Share also challenges the district court's decision that the geographical scope of Mantek's covenants was reasonable.11 Mantek's covenants forbid defendants Denton, roten, and Slayden from competing with Mantek anywhere within their former Mantek territories. Share does not challenge the covenant in defendant Lenahan's contract, which only covered former customers whom Lenahan contacted while working with Mantek. Share asserts that even if the covenants are otherwise enforceable, the territory-wide restrictions are unreasonably broad.

As a preliminary matter, we not that, depending upon Judge Noland's decision on remand, a resolution of this issue may be unnecessary. If, however, Judge Noland reissues the preliminary injunction after hearing evidence of Share's defense, we will face the same issue anew. It is therefore in the best interests of judicial economy to discuss the appropriate scope of the possible injunction.

Assuming the trial court does decide to reissue the preliminary injunction, perhaps modified, the issue becomes whether a territory-wide restriction is reasonably necessary to protect the legitimate interests of Mantek. We thus examine the nature of the chemical-products industry, the extent of Mantek's protectible interest, and the necessity of a territory-wide restriction.

Whether a territorial restriction in a covenant not to compete is reasonable turns upon a close examination of the facts of the particular case. See Matlock v. Data Processing Security, Inc., 618 S.W.2d 327, 329 (Tex. 1981) (requiring balancing of respective interests of employer, employee, and public, plus consideration of relevant policies). Thus, the court must make an independent determination in each case that the territorial restriction is not greater than is reasonably necessary to protect the legitimate business interests of the employer. See NCH Corporation v. Share Corporation, 757 F.2d 1540, 1542-43 (5th Cir. 1985) (applying Texas law).

We look first at the chemical-products market. This market, in any particular territory, extends to virtually every business or municipal entity. Larry Bernat, Mantek's vice-president of sales for the Midwest Division, acknowledged that "every business that had four walls and a door would be a potential chemical customer."12 Defendant Roten estimated that within the city of Louisville, Kentucky there are approximately 20,000 potential chemical accounts and in his entire territory (a sixty-mile radius of Louisville) probably 50,000 to 70,000 potential accounts.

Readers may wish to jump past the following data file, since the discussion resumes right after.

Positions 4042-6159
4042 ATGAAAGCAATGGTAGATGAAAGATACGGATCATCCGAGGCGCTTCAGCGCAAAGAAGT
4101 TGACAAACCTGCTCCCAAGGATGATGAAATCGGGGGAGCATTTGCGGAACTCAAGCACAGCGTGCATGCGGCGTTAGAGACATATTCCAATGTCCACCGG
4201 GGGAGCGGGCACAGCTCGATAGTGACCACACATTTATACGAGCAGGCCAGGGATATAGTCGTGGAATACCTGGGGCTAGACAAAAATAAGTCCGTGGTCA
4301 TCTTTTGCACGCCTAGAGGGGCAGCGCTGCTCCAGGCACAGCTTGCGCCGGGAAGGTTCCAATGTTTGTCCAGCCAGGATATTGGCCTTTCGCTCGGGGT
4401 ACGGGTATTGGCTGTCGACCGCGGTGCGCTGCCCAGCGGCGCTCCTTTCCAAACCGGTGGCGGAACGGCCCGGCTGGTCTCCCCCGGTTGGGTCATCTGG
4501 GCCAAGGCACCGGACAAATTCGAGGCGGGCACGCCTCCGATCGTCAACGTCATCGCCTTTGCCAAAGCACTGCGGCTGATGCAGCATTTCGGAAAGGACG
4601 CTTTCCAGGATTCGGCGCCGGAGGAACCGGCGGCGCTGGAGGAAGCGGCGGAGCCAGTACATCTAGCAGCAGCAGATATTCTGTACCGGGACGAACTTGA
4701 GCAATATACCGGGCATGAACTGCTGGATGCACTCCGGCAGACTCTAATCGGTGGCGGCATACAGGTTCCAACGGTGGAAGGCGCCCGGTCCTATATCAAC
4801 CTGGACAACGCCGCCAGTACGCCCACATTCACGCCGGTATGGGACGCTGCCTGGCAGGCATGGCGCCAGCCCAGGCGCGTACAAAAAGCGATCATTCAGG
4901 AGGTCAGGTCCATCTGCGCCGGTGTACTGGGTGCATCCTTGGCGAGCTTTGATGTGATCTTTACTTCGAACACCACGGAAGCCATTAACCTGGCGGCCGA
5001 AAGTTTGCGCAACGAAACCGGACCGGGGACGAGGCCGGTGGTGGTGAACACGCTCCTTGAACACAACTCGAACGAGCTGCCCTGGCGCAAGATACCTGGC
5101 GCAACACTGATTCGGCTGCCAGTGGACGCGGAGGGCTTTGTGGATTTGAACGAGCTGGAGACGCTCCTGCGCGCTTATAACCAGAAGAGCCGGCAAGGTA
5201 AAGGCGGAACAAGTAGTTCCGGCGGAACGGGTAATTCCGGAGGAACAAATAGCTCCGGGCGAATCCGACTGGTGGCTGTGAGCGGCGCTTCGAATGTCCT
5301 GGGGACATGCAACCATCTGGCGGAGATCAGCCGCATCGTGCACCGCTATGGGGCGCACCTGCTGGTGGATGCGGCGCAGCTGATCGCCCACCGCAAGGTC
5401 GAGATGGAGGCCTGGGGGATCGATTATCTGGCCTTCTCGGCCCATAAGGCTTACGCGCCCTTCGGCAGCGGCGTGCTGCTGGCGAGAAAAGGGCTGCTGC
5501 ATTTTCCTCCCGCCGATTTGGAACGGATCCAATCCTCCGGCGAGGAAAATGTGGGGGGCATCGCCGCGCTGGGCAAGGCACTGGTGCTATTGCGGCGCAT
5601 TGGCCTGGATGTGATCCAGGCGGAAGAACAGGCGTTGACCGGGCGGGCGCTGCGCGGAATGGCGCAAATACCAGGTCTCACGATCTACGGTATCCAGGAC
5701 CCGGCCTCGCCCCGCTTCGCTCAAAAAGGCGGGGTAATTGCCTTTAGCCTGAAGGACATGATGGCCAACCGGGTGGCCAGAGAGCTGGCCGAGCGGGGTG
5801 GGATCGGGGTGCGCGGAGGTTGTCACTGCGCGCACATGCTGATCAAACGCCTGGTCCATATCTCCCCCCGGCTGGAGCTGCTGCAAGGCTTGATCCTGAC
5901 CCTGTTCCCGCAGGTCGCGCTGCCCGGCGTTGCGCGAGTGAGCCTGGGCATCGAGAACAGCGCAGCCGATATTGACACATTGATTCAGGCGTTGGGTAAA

The territories involved in the covenants not to compete are extensive. For example, defendant Roten's territory included seven counties in Kentucky and six counties in Indiana. Defendant Denton's territory included five counties in Illinois and two counties in Indiana. Defendant Slayden was enjoined from working in three entire states. Given the nature of the chemical-products market and the size of the territories, it is clear that a territory-wide injunction prevents the defendants from contacting a significant number of new customers in their old territories (i.e., customers with whom they had no contact while employed by Mantek).

Share does not dispute that Mantek has a protectible interest in the goodwill developed by salesmen who sold Mantek products to particular customers. It is often true that a customer will have a greater allegiance to the salesman with whom the customer has personal contact than to the impersonal corporation the salesman represents. it would be unfair for Share to appropriate that goodwill, developed at Mantek's expense, and use it to compete with Mantek.

The more difficult issue is whether Mantek has any protectible goodwill interest in the large number of potential customers in each territory with whom the defendants had no contact while under Mantek's employ. If not, then the strong public policy against covenants not to compete makes this territory-wide injunction unreasonable. In resolving this issue, we are greatly aided by a recent Fifth Circuit opinion, NCH Corporation v. Share Corporation, 757 F.2d 1540 (5th Cir. 1985), which in another action between NCH Corporation ("NCH") and Share considered a similar covenant, albeit in a different context.

In NCH Corporation, NCH sued Share for tortious interference with contractual relations, unfair competition, misappropriation and conversion of trade secrets, common-law conspiracy, and tortious interference with economic and business opportunities. NCH based its claims upon the covenants not to compete in the contracts of its former employees who had begun working for Share. The covenants involved in NCH Corporation are the same in all significant respects as the covenants at issue in this case. The NCH Corporation court, applying Texas law, decided that

no effort was made to limit this prohibition only to customers with whom the sales representative had dealt during his employment with NCH. In this respect the covenants were clearly in excess of what was required to protect NCH's business and goodwill. Given the geographic magnitude of the areas covered, and the number of potential purchasers within any given territory, we are in agreement with the trial court that the covenants were unreasonable as a matter of law.